Just when you think you’ve survived accompanying your first (or 357th) Soleá, all of a sudden things can get a little weird at the end. But don’t worry – if it feels like you’re suddenly playing some other Palo altogether, chances are you’ve just encountered the Macho.
What is a Macho?
While we’re on the topic I thought I’d try to explain what a Macho is in the first place.
A quick glossary term for Macho is: When a piece/song/dance changes key or tempo at the end. Click this link for the short video example of this glossary term: Macho.
In our series Cante Explained we look at one possible Macho for Soleá. Click that link to view the video tutorial. It’s not the only thing that can happen at the end of a Soleá, but it’s one I love and also one that can be really weird if you’re not expecting it. If you’re learning to accompanying cante or just learning flamenco guitar, this is a great video tutorial to help you understand the Macho.
Macho in detail…
The Macho is the thing that comes at the end of a cante that feels different. It’s like another letra at the end of a Cante that punctuates everything as if to say ‘now we’re ending this’. In many cases the macho morphs from one Palo into another simply by picking up speed, and that part, at least, is somewhat predictable.
There are two main continuums (continua?) that help understand this:
Tientos becomes Tangos and Tangos becomes Rumba
Soleá becomes Soleá por Buleria and Soleá por Buleria becomes Buleria
Also, anything in 12 turns into a Buleria, and anything in 4/4 becomes a Tangos/Rumba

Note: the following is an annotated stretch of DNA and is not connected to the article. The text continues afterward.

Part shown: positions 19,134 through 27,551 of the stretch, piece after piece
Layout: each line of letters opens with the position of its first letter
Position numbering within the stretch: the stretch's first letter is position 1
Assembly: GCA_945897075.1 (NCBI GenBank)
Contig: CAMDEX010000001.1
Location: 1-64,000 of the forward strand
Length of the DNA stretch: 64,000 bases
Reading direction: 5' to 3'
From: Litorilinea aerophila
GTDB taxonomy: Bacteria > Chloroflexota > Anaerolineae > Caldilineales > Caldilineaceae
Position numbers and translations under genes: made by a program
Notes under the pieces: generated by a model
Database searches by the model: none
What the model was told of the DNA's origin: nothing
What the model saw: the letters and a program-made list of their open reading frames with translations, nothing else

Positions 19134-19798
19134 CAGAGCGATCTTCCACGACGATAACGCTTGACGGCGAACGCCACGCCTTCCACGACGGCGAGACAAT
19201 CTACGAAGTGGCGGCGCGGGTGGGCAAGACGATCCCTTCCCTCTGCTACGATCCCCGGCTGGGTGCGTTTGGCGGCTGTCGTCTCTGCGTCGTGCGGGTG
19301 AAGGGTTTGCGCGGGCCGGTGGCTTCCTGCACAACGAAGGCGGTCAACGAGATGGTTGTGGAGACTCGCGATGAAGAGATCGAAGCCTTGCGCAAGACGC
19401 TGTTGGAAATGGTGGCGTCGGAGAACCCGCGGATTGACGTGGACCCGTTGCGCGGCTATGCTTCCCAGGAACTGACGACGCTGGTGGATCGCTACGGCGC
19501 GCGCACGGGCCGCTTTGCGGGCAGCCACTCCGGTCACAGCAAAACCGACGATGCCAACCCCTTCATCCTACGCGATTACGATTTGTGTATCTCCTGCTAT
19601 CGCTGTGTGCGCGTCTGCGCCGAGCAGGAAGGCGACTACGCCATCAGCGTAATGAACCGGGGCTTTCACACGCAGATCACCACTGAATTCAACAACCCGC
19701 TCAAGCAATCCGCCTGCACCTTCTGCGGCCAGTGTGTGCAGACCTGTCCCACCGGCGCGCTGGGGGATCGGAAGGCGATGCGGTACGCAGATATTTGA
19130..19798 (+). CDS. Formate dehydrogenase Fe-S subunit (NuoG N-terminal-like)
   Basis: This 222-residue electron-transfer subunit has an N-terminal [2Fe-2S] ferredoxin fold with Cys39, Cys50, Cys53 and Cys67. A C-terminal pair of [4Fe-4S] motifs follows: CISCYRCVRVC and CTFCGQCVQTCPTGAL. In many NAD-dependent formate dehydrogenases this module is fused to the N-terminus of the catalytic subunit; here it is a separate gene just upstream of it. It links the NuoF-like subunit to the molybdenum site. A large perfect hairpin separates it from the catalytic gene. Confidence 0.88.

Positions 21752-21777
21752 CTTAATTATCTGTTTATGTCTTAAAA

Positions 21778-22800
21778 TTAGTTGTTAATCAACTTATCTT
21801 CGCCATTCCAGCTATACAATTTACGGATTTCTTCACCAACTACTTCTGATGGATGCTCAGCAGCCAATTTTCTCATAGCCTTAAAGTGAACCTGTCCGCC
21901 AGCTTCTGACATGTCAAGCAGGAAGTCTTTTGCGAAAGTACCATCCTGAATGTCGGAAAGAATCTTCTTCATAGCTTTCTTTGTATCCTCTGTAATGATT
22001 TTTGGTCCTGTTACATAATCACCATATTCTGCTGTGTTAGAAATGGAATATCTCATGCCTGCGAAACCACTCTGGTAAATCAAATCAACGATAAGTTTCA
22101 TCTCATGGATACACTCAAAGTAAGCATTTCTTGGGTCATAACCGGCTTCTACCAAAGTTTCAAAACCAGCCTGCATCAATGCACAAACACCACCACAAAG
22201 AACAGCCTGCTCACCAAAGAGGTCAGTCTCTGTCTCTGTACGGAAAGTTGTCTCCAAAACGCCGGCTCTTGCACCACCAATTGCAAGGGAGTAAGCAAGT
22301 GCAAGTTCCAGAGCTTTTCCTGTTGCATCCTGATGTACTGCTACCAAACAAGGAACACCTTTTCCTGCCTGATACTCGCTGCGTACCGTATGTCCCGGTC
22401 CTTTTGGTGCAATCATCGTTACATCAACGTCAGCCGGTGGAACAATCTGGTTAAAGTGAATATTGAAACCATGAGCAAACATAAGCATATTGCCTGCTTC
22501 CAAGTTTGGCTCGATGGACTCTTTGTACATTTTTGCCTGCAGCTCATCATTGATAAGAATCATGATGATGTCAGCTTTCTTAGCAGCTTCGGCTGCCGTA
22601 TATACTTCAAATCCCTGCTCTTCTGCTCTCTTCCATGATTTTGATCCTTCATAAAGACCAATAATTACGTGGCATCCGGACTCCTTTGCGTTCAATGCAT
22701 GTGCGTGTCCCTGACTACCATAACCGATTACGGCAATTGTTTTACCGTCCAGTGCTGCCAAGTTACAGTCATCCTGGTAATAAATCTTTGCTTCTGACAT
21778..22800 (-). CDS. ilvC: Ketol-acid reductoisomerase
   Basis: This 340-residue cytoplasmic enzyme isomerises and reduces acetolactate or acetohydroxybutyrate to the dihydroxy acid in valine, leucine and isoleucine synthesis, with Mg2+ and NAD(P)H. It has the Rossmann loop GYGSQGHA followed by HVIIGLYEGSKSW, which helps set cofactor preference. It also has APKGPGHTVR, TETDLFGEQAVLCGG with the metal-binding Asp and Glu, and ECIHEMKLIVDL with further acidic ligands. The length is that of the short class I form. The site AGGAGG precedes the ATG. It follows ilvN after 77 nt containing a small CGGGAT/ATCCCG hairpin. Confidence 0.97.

So when the singer sings a Tientos, the Macho (if there is one) will be por Tangos, and if they sing a Tangos the Macho can be por Rumba. Likewise, a Solea can speed up into a Soleá por Bulerias, and a Soleá por Buleria can end in a Buleria. Rumba and Buleria have nowhere to go in terms of tempo, but the Macho of a Buleria very often goes to the parallel major key (so if you’re playing Por Medio, in A Phrygian, you’d go to A Major, etc…).
See it in action in Alegrias
The Macho por Alegrias is a Buleria (You can see our Alegrias Explained videos for an example of this). As I said, everything in 12 ends in Buleria! – but it’s specifically the Bulerias de Cadiz, which is in the same Major key that the Alegrias has been in. Likewise, a Guajira, which is in 12 even though it feels really different, basically turns into a Major key Bulerias. And even the Seguirilla, which can be seen as a turned-around Soleá, turns into a faster Seguirilla which sounds like a turned-around Buleria, and sometimes also goes Major.
Listen to as much flamenco as possible
As always, the key to really learning all of this is not so much memorizing what I’ve written here (though that can’t hurt) as it is to listen to as much flamenco as possible. When you get to the end of the Cante and things seem to really change all of a sudden, that’s the Macho. The more you pay attention to what’s happening when you hear this, the less likely you will be to be taken by surprise when the singer sings the Macho.
As to why it’s called the Macho – your guess is as good as mine!